Schematics of in situ ABE recovery from fermentation broth by vacuum stripping. Arrows show direction of ABE flow. The food waste vacuum fermentation system consisted a 2-L fermentation flask, a vacuum pump, a condensation system with a chiller and a coiled condenser and a cold-water trap. During the vacuum application, ABE and water vapors evaporated from the fermentation broth and condensed in the condensation system. The escaped (uncondensed) ABE and water vapors were captured in the cold-water trap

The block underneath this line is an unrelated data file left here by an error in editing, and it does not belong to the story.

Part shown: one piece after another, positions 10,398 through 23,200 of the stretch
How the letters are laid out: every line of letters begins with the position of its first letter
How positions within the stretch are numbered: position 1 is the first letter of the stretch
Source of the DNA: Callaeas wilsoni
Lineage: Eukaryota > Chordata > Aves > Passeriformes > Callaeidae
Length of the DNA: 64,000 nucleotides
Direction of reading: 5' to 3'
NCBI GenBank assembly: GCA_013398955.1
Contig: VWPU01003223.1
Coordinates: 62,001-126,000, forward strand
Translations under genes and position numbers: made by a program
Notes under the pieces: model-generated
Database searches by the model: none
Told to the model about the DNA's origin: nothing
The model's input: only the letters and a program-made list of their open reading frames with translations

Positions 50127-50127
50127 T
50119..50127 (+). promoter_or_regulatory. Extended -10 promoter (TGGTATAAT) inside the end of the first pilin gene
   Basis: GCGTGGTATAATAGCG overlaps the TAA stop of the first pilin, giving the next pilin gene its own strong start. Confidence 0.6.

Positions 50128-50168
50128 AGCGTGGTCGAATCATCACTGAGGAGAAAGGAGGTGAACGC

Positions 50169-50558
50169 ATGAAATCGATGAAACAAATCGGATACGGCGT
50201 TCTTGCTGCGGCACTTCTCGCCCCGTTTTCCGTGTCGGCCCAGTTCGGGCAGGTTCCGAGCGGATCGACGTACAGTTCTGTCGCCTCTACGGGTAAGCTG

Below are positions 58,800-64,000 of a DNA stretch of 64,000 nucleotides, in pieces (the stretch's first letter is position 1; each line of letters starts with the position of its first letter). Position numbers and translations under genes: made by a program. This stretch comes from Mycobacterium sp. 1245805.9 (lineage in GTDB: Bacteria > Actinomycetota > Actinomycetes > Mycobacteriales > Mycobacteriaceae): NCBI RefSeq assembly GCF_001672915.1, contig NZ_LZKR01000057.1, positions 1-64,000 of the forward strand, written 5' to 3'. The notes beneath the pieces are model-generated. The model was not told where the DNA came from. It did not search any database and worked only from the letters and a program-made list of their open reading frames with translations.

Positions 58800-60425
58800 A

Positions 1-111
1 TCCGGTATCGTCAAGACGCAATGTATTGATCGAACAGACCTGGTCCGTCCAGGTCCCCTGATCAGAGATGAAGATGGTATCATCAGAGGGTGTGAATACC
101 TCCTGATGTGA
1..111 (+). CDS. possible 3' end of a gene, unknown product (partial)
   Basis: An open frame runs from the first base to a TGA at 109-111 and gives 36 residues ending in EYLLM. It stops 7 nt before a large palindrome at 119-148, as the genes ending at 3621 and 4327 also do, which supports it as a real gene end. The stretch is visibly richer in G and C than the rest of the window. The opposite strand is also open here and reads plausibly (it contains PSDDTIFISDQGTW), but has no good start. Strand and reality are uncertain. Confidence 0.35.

The vacuum fermentation of food waste to produce ABE was performed in the system described above. The conventional batch fermentation results showed that more than 60 g/L glucose cannot be utilized by C. beijerinckii due to butanol inhibition (Fig. 3). Therefore, the medium with the food waste concentration of 129 g/L was conducted by vacuum fermentation where butanol was removed from the broth simultaneously. The medium preparation was as described above for the conventional food waste fermentation. After autoclaving and cooling, the food waste medium was inoculated with 40 mL stage-two culture developed in P2 medium and fermentation was initiated. Anaerobic conditions inside the flask were maintained by sweeping oxygen-free N2 gas across the medium surface until vacuum was applied. The fermentation was allowed to proceed for 11.5 h during which butanol concentration reached 3.6 g/L, and was followed by ABE recovery by vacuum stripping. The generated ABE and water vapors were cooled in the coiled condenser. Vacuum stripping was applied for 1 h at each of 11.5, 17.5, 22, and 30 h during fermentation. The aim of the vacuum stripping was to keep the butanol concentration in fermentation broth at low levels to relieve butanol toxicity to C. beijerinckii, thus allowing the culture to use all sugars and produce more ABE. Samples were taken before and after each vacuum stripping to monitor the immediate effect of vacuum stripping on the ABE concentrations in fermentation broth.